On January 31, 2023, representative Ilhan Omar from Minnesota announced the creation of the U.S.-Africa Policy Working Group. This group “will endeavor to be a clearinghouse for active, sincere and consistent engagement with experts and policymakers working with and in Africa,” a press release highlights, in order to further the growth and prosperity of the continent. Omar said in her press release that she plans on holding regular briefings with officials from the Biden-Harris administration, organizations and journalists and looks to understand the points of view of the very people that U.S. policy affects.
Goals of the Group
Omar stresses that the main focus of the group will be addressing the current conflicts and crises in Africa. Of particular concern is the ongoing crisis in Ethiopia, a culmination of multiple factors.
The Center for Disaster Philanthropy says, “the combination of armed conflict, climate shocks, disease outbreaks and the socioeconomic impacts of COVID-19 have led to the deterioration in humanitarian conditions in the country.” As such, in 2023, 28.6 million people, equal to more than a fifth of the country’s people, require urgent humanitarian aid.
About 9.9 million Ethiopians are in need of food aid and 2.9 million children and pregnant/lactating women need critical nutrition interventions to prevent malnutrition. This crisis is also affecting children and their education. In September 2022, UNICEF estimated that 1.14 million students were susceptible to disenrolling from school.
Furthermore, at the start of the 2022/2023 school year, about 13 million Ethiopian children had not enrolled in school. With COVID-19 cases nearing 500,000 as of February 7, 2023, and diseases such as cholera becoming more common on top of widespread violence throughout the country, it is crucial for the U.S.-Africa working group to make the crisis in Ethiopia a priority.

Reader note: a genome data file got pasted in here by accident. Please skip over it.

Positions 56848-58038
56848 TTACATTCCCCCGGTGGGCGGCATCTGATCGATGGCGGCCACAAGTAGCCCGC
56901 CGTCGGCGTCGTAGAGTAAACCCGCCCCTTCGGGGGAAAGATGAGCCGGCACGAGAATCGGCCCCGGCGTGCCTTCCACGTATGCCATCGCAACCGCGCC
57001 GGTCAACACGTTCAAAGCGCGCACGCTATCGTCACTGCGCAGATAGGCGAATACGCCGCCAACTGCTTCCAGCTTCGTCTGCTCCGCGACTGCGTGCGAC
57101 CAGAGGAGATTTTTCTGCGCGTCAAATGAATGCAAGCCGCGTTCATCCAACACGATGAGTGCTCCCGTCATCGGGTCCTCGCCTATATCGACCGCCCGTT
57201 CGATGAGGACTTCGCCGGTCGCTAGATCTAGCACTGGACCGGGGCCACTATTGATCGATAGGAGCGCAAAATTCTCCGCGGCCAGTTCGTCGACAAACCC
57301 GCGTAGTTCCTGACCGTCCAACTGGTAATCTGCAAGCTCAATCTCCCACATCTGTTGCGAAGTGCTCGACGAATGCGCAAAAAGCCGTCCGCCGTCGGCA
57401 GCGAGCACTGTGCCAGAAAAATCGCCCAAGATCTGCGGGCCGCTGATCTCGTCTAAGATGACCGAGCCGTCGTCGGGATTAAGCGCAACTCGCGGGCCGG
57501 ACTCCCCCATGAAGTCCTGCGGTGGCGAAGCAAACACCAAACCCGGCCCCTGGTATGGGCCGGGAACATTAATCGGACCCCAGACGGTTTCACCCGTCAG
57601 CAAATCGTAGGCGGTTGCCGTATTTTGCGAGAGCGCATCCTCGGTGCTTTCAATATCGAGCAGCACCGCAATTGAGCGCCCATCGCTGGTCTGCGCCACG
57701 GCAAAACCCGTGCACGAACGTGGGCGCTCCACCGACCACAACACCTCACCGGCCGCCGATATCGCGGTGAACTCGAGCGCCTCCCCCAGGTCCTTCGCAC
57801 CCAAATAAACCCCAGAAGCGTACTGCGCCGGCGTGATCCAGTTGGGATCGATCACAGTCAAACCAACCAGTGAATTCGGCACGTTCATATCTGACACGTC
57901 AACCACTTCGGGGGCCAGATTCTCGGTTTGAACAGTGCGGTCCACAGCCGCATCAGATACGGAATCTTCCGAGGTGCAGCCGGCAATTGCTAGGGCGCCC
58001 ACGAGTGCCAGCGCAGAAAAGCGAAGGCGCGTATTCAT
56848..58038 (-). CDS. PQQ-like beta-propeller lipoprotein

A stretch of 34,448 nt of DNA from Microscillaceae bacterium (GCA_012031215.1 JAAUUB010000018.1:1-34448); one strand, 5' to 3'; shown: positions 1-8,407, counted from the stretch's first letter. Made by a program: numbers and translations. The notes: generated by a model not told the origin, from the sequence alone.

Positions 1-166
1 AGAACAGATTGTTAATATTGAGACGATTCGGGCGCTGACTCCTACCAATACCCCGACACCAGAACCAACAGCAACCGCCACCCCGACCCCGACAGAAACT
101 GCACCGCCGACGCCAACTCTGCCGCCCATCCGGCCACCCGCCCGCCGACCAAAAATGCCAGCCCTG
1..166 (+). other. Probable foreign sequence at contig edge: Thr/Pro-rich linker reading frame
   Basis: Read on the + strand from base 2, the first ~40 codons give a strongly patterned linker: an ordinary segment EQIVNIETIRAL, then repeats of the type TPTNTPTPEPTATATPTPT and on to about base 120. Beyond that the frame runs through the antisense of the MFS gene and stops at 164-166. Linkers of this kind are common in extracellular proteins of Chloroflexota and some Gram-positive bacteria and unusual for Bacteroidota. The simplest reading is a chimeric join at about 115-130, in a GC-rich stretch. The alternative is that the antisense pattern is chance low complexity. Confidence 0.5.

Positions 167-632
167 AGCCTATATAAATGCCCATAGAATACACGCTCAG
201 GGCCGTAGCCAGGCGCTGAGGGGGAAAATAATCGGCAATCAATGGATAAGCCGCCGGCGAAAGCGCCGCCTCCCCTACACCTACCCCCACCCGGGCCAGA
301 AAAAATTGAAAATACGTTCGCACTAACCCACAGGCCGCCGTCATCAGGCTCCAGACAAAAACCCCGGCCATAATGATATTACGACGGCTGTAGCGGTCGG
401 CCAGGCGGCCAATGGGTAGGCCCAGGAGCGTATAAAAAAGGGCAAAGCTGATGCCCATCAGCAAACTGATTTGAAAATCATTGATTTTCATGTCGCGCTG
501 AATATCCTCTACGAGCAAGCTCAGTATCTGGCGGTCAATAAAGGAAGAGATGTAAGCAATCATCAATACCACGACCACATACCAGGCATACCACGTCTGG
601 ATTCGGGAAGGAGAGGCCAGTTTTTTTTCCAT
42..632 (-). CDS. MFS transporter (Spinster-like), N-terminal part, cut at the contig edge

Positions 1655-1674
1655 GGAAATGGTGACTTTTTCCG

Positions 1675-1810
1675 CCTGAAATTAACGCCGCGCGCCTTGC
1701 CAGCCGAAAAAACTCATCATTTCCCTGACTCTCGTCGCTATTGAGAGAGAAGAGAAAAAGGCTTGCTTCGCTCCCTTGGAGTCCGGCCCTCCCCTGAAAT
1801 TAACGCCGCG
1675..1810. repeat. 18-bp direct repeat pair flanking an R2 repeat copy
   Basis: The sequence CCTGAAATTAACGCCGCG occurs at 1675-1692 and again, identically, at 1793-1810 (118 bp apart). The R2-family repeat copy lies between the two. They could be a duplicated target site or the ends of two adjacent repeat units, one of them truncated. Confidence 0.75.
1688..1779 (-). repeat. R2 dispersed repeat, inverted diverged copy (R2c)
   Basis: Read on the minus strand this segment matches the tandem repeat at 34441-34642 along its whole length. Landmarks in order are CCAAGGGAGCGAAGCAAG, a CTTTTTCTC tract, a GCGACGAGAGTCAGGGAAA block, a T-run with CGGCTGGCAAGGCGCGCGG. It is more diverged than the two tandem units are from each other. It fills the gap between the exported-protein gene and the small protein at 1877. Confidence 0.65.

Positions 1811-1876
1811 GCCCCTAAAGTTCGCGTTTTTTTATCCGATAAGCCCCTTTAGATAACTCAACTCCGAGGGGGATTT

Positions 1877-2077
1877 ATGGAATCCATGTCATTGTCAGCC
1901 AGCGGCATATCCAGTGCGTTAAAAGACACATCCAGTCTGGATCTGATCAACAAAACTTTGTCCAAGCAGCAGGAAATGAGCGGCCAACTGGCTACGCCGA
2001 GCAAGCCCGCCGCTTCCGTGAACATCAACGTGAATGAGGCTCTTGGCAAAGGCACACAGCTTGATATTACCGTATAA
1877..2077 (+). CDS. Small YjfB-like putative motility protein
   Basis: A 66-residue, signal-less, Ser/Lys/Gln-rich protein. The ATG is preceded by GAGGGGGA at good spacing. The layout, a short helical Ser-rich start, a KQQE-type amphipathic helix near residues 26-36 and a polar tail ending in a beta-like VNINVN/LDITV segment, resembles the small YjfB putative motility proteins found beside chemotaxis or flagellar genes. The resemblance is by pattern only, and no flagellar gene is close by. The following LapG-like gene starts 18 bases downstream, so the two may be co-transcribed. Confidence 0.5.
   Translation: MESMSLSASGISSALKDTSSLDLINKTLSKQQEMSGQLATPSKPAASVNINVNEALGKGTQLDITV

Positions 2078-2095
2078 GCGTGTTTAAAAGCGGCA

Applauding Africa’s Triumphs
Besides focusing on the various issues that the African continent contends with, the U.S.-Africa working group also looks to focus on the triumphs of Africa, such as “Senegal’s extraordinary leadership in global health” and the human rights advocacy across Africa.
An important part of the plan is to include Africans so that the world can also hear perspectives on global issues from Africa. “It is my sincere hope that it will become a central player in creating lasting partnerships and building up a base of expertise so that Congress can be more actively involved in U.S. policy in Africa and help move the conversation forward for many years to come,” Omar said in a statement about the U.S.-Africa working group.
Because there are many issues currently happening in the world, it is important to consider input from multiple outlooks. The U.S.-Africa Policy Working Group will increase engagement with Africa and allow the world to gain insight directly from the continent’s experts and leaders. Learning about African interests globally will allow the U.S. to develop policies that directly address the needs of the people, especially considering that the extreme poverty rate in sub-Saharan Africa stood at 38.9% by April 2022, equating to 420 million people.
The unique perspectives that come along with this can also give the United States a broader view of different global issues, such as the Russia-Ukraine conflict and ongoing crises elsewhere. Keeping a working relationship between the United States and countries in Africa is vital to understanding how policies in the United States affect different regions and countries.
– Olivia MacGregor